• Hi. It’s great to see you. Welcome!

    Our forum members are people, maybe like yourself, who experience mental health difficulties or who have had them at some point in their life. Amongst our membership there is a wealth of expertise that has been developed through having to deal with mental health issues.

    We are an actively moderated forum with a team of experienced moderators. We also have a specialist safety team that works extra hard to keep the forum safe for visitors and members.

    Register now to access many more features and forums!

Visions, voices and other hallucinatory experiences in the Middle Ages

cpuusage

ACCOUNT CLOSED
Joined
Sep 25, 2012
Messages
37,638
Location
Planet Lunatic Asylum
Visions, voices and other hallucinatory experiences in the Middle Ages (CfP, International Medieval Congress, July 2014) | Centre for Medical Humanities Blog

The twentieth International Medieval Congress will take place in Leeds, from 7-10 July 2014. Proposals are sought for a panel entitled “Visions, voices and other hallucinatory experiences in the Middle Ages.”

This session, sponsored by the Wellcome-funded Hearing the Voice project and the Centre for Medical Humanities, Durham University, seeks to explore how hallucinatory experiences were described, regarded and explained in medieval culture and society. Reports of phenomena redolent of hallucinatory experiences recurrently appear in both religious and secular literature of the period. Unlike contemporary clinical culture which regards such phenomena as pathological symptoms of psychosis, the experience of seeing visions or hearing voices was, to a large extent, socially and culturally integrated, particularly within religious contexts. While not explicitly connected to madness or insanity, visions, voices and anomalous perceptual events lay along a similar fault line, an experience which set recipients apart from the rest of society. In this session we are seeking to start a conversation about how hallucinatory experiences were apprehended by both recipient and wider society. Prospective contributions might address (among other possibilities) the following:

The ineffability of hallucinatory experiences and the nature of the metaphors or imagery used in their description
The social context in which these descriptions appear
Contemporary cognitive explanations for hallucinatory experience which address the phenomenon in the context of the faculties of perception, memory and imagination
The relationship between hallucinatory experiences and dreams
Premonitions
Hallucinatory experiences in the sane and insane, or how these phenomena relate to mental disorder
Multimodal aspects of the experience, extending the discussion beyond visions to consider auditory, olfactory, gustatory and tactile sensations
The vouchsafing of the reality (or lack thereof) of the representation
Hallucinatory experiences as a source of inspiration for creative or intellectual endeavour

Depending on the response we receive we will look into the possibility of arranging a double session. Please send an abstract of no more than 250 words to Hilary Powell by September 6 2013.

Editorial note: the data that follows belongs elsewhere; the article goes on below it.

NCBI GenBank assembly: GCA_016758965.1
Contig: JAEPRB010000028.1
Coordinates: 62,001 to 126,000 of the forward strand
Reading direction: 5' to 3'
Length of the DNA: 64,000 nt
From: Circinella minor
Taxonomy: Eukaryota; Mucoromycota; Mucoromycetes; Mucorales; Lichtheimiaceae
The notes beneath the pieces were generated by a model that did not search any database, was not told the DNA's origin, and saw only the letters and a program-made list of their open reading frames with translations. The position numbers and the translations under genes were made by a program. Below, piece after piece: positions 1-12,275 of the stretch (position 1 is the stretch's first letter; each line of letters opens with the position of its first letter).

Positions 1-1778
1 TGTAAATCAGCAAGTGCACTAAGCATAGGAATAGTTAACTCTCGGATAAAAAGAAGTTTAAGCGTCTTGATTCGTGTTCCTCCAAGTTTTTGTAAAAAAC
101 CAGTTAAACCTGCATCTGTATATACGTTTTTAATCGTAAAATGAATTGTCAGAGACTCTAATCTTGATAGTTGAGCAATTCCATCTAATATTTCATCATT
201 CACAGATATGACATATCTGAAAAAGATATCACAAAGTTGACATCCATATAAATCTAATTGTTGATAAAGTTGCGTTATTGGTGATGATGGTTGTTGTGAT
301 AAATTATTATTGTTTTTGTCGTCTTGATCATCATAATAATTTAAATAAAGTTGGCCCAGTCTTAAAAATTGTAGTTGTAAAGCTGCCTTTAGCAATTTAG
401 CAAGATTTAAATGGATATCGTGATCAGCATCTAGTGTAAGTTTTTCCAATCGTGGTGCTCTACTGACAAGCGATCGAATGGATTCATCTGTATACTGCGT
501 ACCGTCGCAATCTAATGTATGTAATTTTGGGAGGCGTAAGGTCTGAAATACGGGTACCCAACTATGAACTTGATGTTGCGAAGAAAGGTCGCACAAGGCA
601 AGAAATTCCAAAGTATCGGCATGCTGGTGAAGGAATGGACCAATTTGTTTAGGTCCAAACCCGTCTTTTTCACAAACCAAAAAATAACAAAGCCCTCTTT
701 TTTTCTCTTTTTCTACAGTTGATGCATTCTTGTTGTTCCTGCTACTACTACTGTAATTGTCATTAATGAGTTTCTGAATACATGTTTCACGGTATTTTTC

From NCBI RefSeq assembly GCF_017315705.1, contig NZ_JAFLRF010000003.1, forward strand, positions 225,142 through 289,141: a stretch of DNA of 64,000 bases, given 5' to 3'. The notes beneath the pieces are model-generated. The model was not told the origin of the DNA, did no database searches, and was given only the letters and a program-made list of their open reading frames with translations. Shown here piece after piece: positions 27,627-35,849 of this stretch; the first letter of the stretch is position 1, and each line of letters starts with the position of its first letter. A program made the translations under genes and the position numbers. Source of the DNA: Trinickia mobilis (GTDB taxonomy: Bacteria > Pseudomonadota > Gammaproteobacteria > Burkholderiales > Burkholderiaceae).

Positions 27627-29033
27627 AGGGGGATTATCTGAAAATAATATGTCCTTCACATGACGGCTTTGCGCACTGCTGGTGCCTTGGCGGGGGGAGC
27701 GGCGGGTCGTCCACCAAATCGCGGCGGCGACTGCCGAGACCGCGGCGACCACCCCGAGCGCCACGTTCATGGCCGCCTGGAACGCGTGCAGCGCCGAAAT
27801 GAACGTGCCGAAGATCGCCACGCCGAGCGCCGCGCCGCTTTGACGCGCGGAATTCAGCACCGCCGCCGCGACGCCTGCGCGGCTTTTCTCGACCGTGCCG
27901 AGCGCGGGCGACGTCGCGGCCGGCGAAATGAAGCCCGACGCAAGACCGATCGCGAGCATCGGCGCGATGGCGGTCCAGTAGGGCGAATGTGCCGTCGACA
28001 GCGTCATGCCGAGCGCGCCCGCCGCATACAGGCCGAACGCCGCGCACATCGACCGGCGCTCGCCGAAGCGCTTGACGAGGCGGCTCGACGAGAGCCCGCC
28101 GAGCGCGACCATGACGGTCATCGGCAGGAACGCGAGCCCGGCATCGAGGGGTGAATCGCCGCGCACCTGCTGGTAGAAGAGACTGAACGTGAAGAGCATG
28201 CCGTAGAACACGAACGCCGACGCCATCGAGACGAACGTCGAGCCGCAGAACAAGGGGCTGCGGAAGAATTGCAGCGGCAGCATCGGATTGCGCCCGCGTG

Kerome

Kerome

Well-known member
Joined
Sep 29, 2013
Messages
12,750
Location
Europe
Frankly that's depressing to even think about, I don't think I will go ;) I reckon voices and such would be seen as, say, angelic visitations, demonic possession, fairies, magic, curses, an imbalance of the humors of the body, ghosts, vision sent from above, divine revelation, nature spirits messing with you, etcetera... All the things we also come up with during psychosis to explain something particularly colourful and amazing.

If there is anything that we have to be grateful for in this day and age, it's that a lot of the truly nonsensical beliefs have been thrown out and no longer have to be given credence. Seen through the lens of local superstitions, belief in magic and alchemy, and the more baroque forms of religion, psychosis could be a lot more scary.

You could say that science and the Enlightenment of the 17th century and onwards have been conducting a cleansing campaign on the worlds memes, pruning away a lot of the old junk and making room for new concepts cross-pollinated on a global scale. It's an interesting time to be alive.
 
E

ELite

Member
Joined
Oct 10, 2013
Messages
10
Frankly that's depressing to even think about, I don't think I will go ;) I reckon voices and such would be seen as, say, angelic visitations, demonic possession, fairies, magic, curses, an imbalance of the humors of the body, ghosts, vision sent from above, divine revelation, nature spirits messing with you, etcetera... All the things we also come up with during psychosis to explain something particularly colourful and amazing.

If there is anything that we have to be grateful for in this day and age, it's that a lot of the truly nonsensical beliefs have been thrown out and no longer have to be given credence. Seen through the lens of local superstitions, belief in magic and alchemy, and the more baroque forms of religion, psychosis could be a lot more scary.

You could say that science and the Enlightenment of the 17th century and onwards have been conducting a cleansing campaign on the worlds memes, pruning away a lot of the old junk and making room for new concepts cross-pollinated on a global scale. It's an interesting time to be alive.
Modern psychiatry and views of mental health are just as brutal if not more so than any beliefs from the past. I mean, psychiatric hospitals were terrible, they're better today, but they're still really bad. I was convinced in the hospital that I was just misbehaving.

I generally find the medical model dissatisfying and meaningless and it doesn't really explain anything to me. Nonwestern cultures are just as successful if not more so treating their own without using the medical paradigm.
 
Top